Of course, one doesn’t stop playing a game because the bosses aren’t great. I don’t stop playing games for one glaring issue unless I haven’t been fully enjoying the rest of it and there are other reasons I found Devil May Cry tedious. The biggest reason is actually the level design. Throughout the first game, you explore a single castle, backtracking constantly through the same rooms and hallways, only interrupted with platforming sections made extremely frustrating with the fixed camera. The atmosphere on display in the game is rich and imposing, but it lacks variety or new, interesting set pieces to keep the player moving forward to see what’s next and ends up feeling as repetitive as the combat. Traveling through the same rooms is still common in Dante’s Awakening, but it’s improved by having a larger tower to explore, more variety in the rooms in regards to layouts and looks, and by changing the rooms up slightly halfway through the game when parts of the tower are destroyed. 

It’s not surprising that Devil May Cry spawned out of a failed prototype of Resident Evil 4 when you look at the Gothic art direction, fixed camera design, and the characters of Leon Kennedy and Dante. They are very similar, both cocksured and dripping with B-movie bravado, but Dante would only surpass Leon in utter cocky dudebro-ness in Devil May Cry 3. The story of the first game is rather plain, someone is trying to open a get to the demon world, go stop them. And, honestly, the story of the third game is no different, but it gains much more enjoyment by cranking the ridiculousness and self awareness to outrageous degrees. While the first games cut scenes are fairly campy, there aren’t any moments that stick out in my head. Dante’s Awakening is full of memorable story moments like Dante riding a motorcycle up the wall of the tower then using said motorcycle to fight off enemies midair and him saving Lady from falling only to be shot in the head. If Devil May Cry had as ridiculous and enjoyable cutscenes as the third games, I would have kept playing just to see what happens next.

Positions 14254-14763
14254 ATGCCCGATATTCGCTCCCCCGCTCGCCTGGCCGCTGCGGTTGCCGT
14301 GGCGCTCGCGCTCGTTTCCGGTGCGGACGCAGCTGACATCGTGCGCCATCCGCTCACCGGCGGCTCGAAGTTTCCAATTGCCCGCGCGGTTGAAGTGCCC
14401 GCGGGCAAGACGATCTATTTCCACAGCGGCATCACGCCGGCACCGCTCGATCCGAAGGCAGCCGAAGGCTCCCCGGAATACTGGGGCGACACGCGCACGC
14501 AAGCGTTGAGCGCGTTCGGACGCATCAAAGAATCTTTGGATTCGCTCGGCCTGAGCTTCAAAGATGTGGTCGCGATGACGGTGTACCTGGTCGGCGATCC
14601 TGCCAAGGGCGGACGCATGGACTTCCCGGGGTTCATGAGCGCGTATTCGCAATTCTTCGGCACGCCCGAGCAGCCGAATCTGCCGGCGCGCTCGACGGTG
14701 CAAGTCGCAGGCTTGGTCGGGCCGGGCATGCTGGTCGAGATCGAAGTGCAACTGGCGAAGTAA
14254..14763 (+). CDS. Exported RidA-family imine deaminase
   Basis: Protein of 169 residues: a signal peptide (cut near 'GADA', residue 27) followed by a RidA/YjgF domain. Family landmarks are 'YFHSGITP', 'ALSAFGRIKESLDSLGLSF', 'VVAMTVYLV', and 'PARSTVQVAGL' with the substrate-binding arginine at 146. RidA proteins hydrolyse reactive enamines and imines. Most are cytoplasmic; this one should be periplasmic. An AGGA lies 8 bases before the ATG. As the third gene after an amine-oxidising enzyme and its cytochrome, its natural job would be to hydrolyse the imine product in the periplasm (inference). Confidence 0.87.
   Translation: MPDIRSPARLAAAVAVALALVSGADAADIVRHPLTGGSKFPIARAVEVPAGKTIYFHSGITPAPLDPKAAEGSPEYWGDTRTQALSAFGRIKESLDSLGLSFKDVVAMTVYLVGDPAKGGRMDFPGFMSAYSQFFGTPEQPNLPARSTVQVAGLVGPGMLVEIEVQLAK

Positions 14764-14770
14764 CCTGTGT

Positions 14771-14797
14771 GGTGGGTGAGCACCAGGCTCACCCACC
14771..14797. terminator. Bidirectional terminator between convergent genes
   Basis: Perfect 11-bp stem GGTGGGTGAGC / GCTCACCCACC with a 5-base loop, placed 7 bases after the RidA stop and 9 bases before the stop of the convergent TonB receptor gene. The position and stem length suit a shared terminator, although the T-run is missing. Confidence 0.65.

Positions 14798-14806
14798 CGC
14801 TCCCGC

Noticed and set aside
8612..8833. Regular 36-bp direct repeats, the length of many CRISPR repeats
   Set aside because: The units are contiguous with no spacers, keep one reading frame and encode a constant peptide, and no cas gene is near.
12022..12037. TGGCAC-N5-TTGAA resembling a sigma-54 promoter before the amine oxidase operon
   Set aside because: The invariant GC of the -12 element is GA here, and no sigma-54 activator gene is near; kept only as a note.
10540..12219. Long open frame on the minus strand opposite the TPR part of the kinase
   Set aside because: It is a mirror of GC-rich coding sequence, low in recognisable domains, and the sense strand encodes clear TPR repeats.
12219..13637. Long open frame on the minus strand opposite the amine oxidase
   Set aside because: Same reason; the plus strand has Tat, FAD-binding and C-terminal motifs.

That’s the real difference between the two games. While Dante’s Awakening is filled with interesting ideas and story moments, the original Devil May Cry feels like it only had enough ideas for a game half its length so the developers just doubled everything. Neither games are bad, but the third game is infinitely more fun, interesting, and better aged than its predecessor. If you are interested in the series, or action games in general, I highly suggest giving Devil May Cry 3: Dante’s Awakening a try. It’s on the right side of the PS2’s lifespan where games were starting to form designs more familiar with games today. Unfortunately, the original Devil May Cry is on the more archaic side of history.